Amphetamine Addiction

Amphetamines -- "speed" or "uppers" – seem to go in and out of style in the illegal drug world as they become easy to get, then more difficult, then easy again for whatever reason. Stylish or not, what doesn’t change about amphetamines is the damage they do to the people who abuse them. Abusers become addicted to the speed, they stop eating and sleeping, and they just wear out.

Because amphetamines are prescription drugs, some people seem to think it’s safe to take them for non-medical reasons. Big mistake. No one should ever take any prescription that’s not written especially for them. Even the most innocent-seeming drug can do harm if taken in the wrong way or by the wrong people. This is especially true of amphetamines, because along with a few other classes of drugs, they are addictive and subject to fatal overdose.

Amphetamines are nicknamed "speed" or "uppers" because of the burst of energy they provide. Abusers do not feel the need to sleep or eat when they are using. Some users also experience euphoria, a sense of well-being, and self-confidence. Users are usually talkative, and may be aggressive and paranoid, even at an early stage of use.

The desirable effects of amphetamines are not without a price. Users shortly build tolerance and dependence – addiction. Soon they need amphetamines to get through an ordinary day. In the meantime, the drugs do serious psychological and physical damage.

Short-term Effects

Amphetamines can be extremely dangerous or fatal from the first use. Users may die from burst blood vessels in the brain, heart failure, or super-elevated body temperature.

Common short-term effects include:

  • Dry mouth
  • Headache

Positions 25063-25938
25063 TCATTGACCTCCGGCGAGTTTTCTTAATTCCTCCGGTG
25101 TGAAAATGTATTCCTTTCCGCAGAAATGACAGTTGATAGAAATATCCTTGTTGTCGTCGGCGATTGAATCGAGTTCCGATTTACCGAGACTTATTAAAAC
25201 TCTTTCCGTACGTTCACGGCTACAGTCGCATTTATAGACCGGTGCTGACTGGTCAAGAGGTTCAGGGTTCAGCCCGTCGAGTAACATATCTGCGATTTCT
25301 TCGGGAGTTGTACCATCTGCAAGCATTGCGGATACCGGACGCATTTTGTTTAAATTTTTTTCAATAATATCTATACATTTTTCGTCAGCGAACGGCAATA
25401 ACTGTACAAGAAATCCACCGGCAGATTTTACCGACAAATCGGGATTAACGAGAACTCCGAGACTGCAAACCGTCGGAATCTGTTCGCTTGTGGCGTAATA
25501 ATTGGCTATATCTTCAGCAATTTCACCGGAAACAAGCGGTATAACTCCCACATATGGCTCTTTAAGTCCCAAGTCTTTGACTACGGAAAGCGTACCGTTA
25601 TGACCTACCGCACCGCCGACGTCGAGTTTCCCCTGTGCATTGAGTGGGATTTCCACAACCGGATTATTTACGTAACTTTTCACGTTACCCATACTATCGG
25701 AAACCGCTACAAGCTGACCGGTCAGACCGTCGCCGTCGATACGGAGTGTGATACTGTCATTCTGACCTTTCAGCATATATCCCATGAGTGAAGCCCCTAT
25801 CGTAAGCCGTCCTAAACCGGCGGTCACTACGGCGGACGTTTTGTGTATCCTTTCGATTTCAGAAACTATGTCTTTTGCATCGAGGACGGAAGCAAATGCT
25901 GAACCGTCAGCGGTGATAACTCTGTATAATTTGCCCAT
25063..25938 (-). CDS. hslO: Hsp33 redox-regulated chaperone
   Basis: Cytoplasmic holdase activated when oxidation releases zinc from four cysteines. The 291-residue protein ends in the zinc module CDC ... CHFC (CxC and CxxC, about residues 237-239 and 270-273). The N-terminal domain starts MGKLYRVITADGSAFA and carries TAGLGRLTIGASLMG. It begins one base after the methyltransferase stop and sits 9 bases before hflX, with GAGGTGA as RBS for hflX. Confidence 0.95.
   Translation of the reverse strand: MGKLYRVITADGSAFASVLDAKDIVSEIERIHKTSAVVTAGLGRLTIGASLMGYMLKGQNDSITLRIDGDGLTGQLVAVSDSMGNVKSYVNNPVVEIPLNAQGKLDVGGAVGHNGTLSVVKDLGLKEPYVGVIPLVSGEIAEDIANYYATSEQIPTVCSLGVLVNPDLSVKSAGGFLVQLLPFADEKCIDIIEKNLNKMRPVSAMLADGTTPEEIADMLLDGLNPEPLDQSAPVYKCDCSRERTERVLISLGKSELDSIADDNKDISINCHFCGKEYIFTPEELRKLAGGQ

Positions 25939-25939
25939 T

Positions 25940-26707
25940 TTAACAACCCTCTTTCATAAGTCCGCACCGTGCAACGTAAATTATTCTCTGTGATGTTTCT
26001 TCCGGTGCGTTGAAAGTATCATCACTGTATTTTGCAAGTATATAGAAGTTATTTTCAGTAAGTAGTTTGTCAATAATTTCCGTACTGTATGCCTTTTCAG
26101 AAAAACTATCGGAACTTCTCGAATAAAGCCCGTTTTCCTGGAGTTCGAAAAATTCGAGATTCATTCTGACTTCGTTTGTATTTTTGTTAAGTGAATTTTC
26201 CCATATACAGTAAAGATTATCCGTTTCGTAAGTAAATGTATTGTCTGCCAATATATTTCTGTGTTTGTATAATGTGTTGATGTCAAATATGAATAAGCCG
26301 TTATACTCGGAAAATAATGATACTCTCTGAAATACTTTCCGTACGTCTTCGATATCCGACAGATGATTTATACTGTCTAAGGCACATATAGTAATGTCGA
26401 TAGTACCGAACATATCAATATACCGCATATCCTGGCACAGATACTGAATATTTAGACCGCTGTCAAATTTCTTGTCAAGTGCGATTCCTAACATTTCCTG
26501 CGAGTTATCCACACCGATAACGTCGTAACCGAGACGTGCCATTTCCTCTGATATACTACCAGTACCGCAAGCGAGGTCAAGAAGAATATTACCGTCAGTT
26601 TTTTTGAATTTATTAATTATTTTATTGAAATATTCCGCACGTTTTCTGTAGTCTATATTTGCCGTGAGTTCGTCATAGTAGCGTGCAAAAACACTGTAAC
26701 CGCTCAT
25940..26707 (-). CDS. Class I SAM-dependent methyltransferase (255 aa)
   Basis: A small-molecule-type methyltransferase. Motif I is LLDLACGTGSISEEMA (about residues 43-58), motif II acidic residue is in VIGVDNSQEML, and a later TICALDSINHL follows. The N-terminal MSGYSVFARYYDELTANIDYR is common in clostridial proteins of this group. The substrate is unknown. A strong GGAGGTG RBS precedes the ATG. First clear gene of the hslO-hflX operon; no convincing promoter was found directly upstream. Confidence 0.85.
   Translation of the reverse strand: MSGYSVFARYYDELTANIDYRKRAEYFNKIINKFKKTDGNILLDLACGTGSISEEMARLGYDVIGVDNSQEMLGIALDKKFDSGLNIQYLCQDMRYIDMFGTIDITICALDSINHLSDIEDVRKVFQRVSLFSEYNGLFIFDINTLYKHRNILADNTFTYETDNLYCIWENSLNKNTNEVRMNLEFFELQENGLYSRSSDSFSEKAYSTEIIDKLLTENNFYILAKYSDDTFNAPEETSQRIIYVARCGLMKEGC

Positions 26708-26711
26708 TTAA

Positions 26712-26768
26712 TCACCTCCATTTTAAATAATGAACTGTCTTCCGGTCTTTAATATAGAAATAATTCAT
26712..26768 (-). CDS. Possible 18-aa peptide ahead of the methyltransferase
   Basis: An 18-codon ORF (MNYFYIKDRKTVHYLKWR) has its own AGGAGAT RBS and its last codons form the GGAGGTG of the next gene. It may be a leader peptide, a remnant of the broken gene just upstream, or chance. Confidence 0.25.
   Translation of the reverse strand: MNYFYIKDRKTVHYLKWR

• Dilated pupils
  • Insomnia
  • Dry, itchy skin
  • Acne, sores
  • Dizziness and blurry vision
  • Loss of coordination
  • Uncontrollable movements


Amphetamine overdose is fairly common, which is probably due to abusers’ ever-increasing need for more and more of the drug (tolerance.) Abusers try to overcome their tolerance by escalating their use, they overdo it, and they overdose.

Amphetamine overdose is often fatal. Symptoms include:

  • Chills, fever, and sweating
  • Muscle spasms, including severely exaggerated arching of the back
  • Convulsions
  • Lack of urine output
  • Difficulty breathing
  • Dilated pupils and blurred vision
  • Blue lips and fingernails

Long-term Effects

Amphetamines cause a wide variety of potentially fatal damage to users’ mental and physical health. One of the most troubling effects of amphetamine abuse is the addiction itself, which can be life-altering. Withdrawal causes painful side effects, as well.

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We at Addiction Recovery Referrals know that it is very difficult to help a loved one with an addiction when he or she does not want help. Our staff is here to guide you through the difficult maze of recovery choices. These initial decisions are critical to your loved ones recovery as well as your family’s.